Beauty Insider Wendy Lewis
When the VIPs of the world decide it’s time to fill, nip, or tuck, cosmetic-surgery consultant Wendy Lewis and her company, Global Aesthetics Consultancy, is their first call. We asked the pro about the most promising news in treatments—some FDA- green-lighted, others anxiously awaited.
The News: Edging out the competition among the new pack of hyaluronic acid fillers is Belotero, from Merz Aesthetics (creators of Radiesse). The general consensus is that this gel leaves a smoother-looking appearance than its predecessors (Juvéderm, Restylane, and Perlane).
Lewis’s Take: “The differences are subtle, but the doctors I’ve spoken to in Europe really like it. One main advantage is Belotero’s softer formulation, which doctors think will be useful in the tear trough area, which is tough to treat. The main disadvantage now is that it isn’t available with lidocaine, a local anesthetic.”
The News: Hydroquinone creams or standing laser and chemical peels have been the most effective way to fight hyperpigmentation—until now. Syneron’s new nonirritating topical cream, elure, uses melanozyme, a proprietary enzyme that directly targets dark spots and breaks up already-formed melanin clusters.
Lewis’s Take: “Elure is safe for all skin tones, has no side effects, and can be paired with laser treatments and even hydroquinone. You have to consistently use the product, though—once you stop, it’s back to baseline.”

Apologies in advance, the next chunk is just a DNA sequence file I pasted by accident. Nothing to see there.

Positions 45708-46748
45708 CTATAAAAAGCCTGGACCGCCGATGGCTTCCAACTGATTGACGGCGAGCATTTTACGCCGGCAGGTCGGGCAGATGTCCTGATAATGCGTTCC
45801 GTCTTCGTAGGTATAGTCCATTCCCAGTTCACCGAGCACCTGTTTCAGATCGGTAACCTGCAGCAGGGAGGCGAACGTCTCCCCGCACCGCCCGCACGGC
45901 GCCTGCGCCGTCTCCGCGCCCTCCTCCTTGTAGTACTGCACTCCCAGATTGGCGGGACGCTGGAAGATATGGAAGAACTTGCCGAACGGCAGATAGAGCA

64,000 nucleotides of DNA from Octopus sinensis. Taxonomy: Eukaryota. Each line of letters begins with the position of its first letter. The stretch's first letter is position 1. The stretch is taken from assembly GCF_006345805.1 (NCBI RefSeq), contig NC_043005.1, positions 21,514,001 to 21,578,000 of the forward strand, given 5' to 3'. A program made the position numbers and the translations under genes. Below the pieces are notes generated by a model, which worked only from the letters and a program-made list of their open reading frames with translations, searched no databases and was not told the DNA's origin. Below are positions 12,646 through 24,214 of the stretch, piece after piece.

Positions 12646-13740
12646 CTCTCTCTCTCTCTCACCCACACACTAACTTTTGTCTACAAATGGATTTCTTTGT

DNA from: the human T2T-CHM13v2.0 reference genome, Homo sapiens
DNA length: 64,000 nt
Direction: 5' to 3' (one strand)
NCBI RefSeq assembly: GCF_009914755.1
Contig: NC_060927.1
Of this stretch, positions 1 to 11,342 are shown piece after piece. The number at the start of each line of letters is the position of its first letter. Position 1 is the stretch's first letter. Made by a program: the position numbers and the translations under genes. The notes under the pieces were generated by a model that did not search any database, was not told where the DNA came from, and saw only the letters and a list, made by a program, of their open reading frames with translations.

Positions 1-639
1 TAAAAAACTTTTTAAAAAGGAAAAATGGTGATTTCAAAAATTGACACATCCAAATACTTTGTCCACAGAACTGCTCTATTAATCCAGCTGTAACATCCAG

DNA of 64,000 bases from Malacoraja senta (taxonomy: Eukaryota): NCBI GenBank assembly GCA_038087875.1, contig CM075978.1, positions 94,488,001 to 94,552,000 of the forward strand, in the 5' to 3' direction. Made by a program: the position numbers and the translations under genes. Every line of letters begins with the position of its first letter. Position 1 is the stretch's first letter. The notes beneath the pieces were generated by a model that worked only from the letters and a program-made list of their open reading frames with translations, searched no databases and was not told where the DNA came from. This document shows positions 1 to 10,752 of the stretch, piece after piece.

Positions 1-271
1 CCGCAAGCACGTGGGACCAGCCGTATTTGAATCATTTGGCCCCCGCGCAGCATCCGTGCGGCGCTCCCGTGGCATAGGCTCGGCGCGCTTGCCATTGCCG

The News: Derms are raving about the radio frequency tissue-tightening device Exilis, thanks in large part to its temperature sensor. It lets them know exactly how deeply heat is penetrating the skin, allowing for more precise fat contouring. And unlike its rival treatment, Thermage, patients won’t need topical anesthesia or painkillers for what doctors are calling a painless procedure. Though it’s FDA approved only for lifting and tightening, studies focusing on its body-contouring capabilities are being conducted.
Lewis’s Take: “All the ‘before’ and ‘after’ photographs from devices like Exilis start to look the same, but at the end of the day there are people who absolutely do not want to have surgery, and these procedures are really popular with them.”
The News: Kythera’s ATX-101 (its company code name) is a chemical injectable undergoing clinical trials in Europe and the U.S. Because of its ability to target fat cells, it seems poised to become the holy grail of fat melting.
Lewis’s Take: “There’s minimal downtime, and the idea of being able to noninvasively shrink the presence of fat deposits in a certain area—like under the neck—is very exciting. Who doesn’t want that?”
KINDER, GENTLER INJECTIONS
The News: Needlephobes who’d rather keep their wrinkles than face daunting syringes should look out for the release of Restylane Vital and Juvéderm Hydrate. Both hyaluronic acid fillers are injected via tiny needles, which doctors overseas are using on the backs of hands and around the eyes. These are great for someone who needs less than a full-fill job but more than a potent moisturizer.
Lewis’s Take: “When it becomes available here, it will be great for people with fine, sun-damaged skin, but it’s not for deep wrinkles. It’s temporary, but it really hydrates the skin—another option for someone who doesn’t need or want a long-term filler and just wants to try something on for size.”